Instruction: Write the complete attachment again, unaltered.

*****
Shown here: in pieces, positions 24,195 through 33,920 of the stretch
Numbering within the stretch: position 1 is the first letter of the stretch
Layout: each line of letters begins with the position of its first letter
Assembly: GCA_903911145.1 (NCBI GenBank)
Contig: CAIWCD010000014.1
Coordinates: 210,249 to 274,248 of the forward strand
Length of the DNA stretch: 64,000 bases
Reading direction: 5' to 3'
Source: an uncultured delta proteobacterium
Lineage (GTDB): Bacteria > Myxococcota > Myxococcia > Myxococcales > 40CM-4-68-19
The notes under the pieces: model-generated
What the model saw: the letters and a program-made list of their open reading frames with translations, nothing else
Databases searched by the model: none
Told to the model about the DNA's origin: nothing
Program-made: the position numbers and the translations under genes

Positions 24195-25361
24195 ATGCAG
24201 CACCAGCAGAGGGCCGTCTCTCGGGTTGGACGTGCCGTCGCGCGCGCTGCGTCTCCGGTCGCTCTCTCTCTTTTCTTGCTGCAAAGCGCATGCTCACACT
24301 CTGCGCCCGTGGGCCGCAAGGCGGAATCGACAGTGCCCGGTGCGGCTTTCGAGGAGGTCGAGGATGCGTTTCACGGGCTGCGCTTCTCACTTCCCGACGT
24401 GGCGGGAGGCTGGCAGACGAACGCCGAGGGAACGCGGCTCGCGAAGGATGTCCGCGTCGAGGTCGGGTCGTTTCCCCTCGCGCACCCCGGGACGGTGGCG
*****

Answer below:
Shown here: in pieces, positions 24,195 through 33,920 of the stretch
Numbering within the stretch: position 1 is the first letter of the stretch
Layout: each line of letters begins with the position of its first letter
Assembly: GCA_903911145.1 (NCBI GenBank)
Contig: CAIWCD010000014.1
Coordinates: 210,249 to 274,248 of the forward strand
Length of the DNA stretch: 64,000 bases
Reading direction: 5' to 3'
Source: an uncultured delta proteobacterium
Lineage (GTDB): Bacteria > Myxococcota > Myxococcia > Myxococcales > 40CM-4-68-19
The notes under the pieces: model-generated
What the model saw: the letters and a program-made list of their open reading frames with translations, nothing else
Databases searched by the model: none
Told to the model about the DNA's origin: nothing
Program-made: the position numbers and the translations under genes

Positions 24195-25361
24195 ATGCAG
24201 CACCAGCAGAGGGCCGTCTCTCGGGTTGGACGTGCCGTCGCGCGCGCTGCGTCTCCGGTCGCTCTCTCTCTTTTCTTGCTGCAAAGCGCATGCTCACACT
24301 CTGCGCCCGTGGGCCGCAAGGCGGAATCGACAGTGCCCGGTGCGGCTTTCGAGGAGGTCGAGGATGCGTTTCACGGGCTGCGCTTCTCACTTCCCGACGT
24401 GGCGGGAGGCTGGCAGACGAACGCCGAGGGAACGCGGCTCGCGAAGGATGTCCGCGTCGAGGTCGGGTCGTTTCCCCTCGCGCACCCCGGGACGGTGGCG